Opinion

Somebody Had to Win. This Time It Was Clinton

Trump sniffled and bickered his way through Monday's debate

Potential voters watch the first presidential debate between Democratic nominee Hillary Clinton and Republican nominee Donald Trump at a bar in Philadelphia Monday night. The 90-minute televised debate comes six weeks before the general election. (Jessica Kourkounis/Getty Images)

For an hour and a half Monday night, Donald Trump sniffled and bickered his way through a highly contentious debate. With all the talk of health problems, perhaps it’s ironic that Trump was the one who seemed a bit under the weather. And heaven knows we obsess too much over the superficial.

But if Al Gore’s audible sighing was an issue, and Dr. Ben Carson’s coughing fit was a distraction, then Trump’s performance may go down as the sniff heard ‘round the world.

Maybe he lacks stamina. He got off to a good enough start. But Clinton was consistently cheery and spunky, and frequently on the attack. There were no coughing fits or fainting spells; just sharp elbows. And, more importantly, when Trump said that Clinton lacked stamina, it was juxtaposed by a split screen of her smiling and looking sharp as a tack.

If her goal was to get under Trump’s skin — you know, sniff out his weakness, and bait him into losing his temper — it worked. She got under that thin skin by talking about his inherited wealth and questionable status as a billionaire. What is more, Trump is not a conventional politician, and he did not heed the conventional warnings about the dangers of a male candidate attacking a female one.

We won’t know until some polling comes out whether Trump’s unchivalrous interruptions and attacks will backfire the way that Rick Lazio’s now infamous invasion of Clinton’s personal space did, but Trump will test the theory that male candidates need to attack with caution.

Passing the competence test

Trump passed the competence test, but he did nothing to resolve concerns about his temperament. What is more, while his combative performance is likely to please his current base, if one assumes a Trump victory requires increasing his support among Republican women (Trump is getting only about 72 percent of them, but Mitt Romney garnered 93 percent of the Republican women's vote), it’s hard to see where tonight’s performance strategically accomplished that objective.

As the night wore on, Clinton got stronger, and Trump seemed to get more thin-skinned and braggadocious. The turning point where Trump stumbled seemed to be the “birther” question.

I guess you never know what will be remembered in a debate. Did anyone expect that “There you go again” would be cited four decades later?

So much of the handwringing heading into this debate had to do with the possibility that a moderator might “fact-check” the candidates. But except for pointing out Trump’s erroneous claim that he always opposed the Iraq war, moderator Lester Holt was barely noticeable.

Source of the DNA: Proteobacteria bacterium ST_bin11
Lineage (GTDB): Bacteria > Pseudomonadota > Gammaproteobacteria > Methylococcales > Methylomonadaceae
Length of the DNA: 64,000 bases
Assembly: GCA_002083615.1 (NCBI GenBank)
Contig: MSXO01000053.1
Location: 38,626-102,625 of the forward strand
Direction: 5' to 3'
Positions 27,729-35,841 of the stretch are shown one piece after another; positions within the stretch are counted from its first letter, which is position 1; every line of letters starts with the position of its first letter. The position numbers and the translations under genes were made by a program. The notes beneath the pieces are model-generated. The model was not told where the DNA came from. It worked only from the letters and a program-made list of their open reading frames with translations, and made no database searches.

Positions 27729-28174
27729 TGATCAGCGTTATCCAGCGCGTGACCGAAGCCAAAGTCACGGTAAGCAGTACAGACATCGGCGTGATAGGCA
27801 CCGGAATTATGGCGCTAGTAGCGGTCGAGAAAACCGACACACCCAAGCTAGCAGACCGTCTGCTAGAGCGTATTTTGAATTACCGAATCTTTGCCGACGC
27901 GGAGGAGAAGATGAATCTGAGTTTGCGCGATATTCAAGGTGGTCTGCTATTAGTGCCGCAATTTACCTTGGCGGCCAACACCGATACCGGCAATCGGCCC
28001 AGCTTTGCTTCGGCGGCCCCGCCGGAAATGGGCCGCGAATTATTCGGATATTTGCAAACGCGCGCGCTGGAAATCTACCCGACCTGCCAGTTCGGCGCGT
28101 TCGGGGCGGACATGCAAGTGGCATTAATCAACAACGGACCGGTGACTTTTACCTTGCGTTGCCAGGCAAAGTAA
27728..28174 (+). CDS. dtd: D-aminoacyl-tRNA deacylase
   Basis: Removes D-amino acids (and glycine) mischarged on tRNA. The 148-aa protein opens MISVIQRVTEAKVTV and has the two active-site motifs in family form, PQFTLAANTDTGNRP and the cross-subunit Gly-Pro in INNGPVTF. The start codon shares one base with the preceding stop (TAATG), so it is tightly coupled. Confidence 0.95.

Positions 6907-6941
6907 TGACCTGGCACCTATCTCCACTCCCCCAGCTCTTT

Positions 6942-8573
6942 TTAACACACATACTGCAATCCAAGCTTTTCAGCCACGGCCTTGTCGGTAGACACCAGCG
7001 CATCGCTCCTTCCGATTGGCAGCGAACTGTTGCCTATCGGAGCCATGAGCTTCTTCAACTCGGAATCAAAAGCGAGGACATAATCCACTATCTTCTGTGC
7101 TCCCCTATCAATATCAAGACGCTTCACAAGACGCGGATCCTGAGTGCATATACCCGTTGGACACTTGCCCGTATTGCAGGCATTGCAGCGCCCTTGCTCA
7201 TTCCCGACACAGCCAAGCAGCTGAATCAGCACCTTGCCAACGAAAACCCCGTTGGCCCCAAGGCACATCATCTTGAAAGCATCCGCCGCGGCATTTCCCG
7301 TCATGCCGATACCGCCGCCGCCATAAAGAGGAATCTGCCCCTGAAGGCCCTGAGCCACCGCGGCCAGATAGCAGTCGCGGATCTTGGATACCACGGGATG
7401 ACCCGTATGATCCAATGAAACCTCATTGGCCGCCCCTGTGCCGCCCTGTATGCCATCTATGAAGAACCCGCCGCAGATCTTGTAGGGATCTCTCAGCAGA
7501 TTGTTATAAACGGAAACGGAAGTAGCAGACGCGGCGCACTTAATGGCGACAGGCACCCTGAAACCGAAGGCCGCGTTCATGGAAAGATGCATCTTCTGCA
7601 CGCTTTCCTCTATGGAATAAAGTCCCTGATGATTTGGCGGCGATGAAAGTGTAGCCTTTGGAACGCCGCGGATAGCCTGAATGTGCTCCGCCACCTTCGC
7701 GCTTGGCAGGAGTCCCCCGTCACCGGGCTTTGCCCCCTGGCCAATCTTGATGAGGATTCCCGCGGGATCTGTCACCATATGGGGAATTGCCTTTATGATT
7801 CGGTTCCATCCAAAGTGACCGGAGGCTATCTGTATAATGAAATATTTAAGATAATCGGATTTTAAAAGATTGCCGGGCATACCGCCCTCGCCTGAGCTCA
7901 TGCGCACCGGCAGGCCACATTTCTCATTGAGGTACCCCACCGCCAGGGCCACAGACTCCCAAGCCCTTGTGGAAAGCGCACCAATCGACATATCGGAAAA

Early on, there were times when it seemed that he had ceded control, not that this was a bad thing. Both candidates held their own, and a good referee doesn’t make himself part of the story. The crowd also broke the rules a few times by applauding, but it seemed more uncontrollable than planned.

In the end, I don’t think it mattered much at all.

What is more, anyone worried that Trump could not fill the requisite time allowed to respond to questions, or that his lack of expertise in policy areas would be obvious, was wrong. Always loquacious, Trump had no trouble filling the time. And although his lack of policy fluency is no secret, his folksy answers — especially early on — were a refreshing change from the normal way politicians usually speak.

And the winner is...

Still, by my score, Hillary Clinton easily won this debate. This is especially impressive, since coming into the debate, she had the harder task.

For one thing, it was hard to predict which Donald Trump was going to show up. She had to prepare several contingency plans. Additionally, expectations regarding Trump’s performance were low, meaning that it should have been easier for him to exceed them. I guess those intense debate prep sessions paid off for her. On strategy and style, she was superior. This is not to say that we should expect Trump’s polling to suddenly collapse. More likely, this will stall the momentum he has been gaining for the last several weeks.

At the end of the night, both these candidates have serious flaws. Whether it was Trump’s excuses about not releasing his taxes, or Clinton’s excuses about her personal e-mail account, neither one of the candidates passed America’s sniff test.

But we’re past the stage of bargaining, and onto acceptance. Somebody has to win, and tonight, it was Clinton.

Roll Call columnist Matt K. Lewis is a senior contributor to the Daily Caller and author of the book “Too Dumb to Fail.” Follow him on Twitter @MattKLewis.

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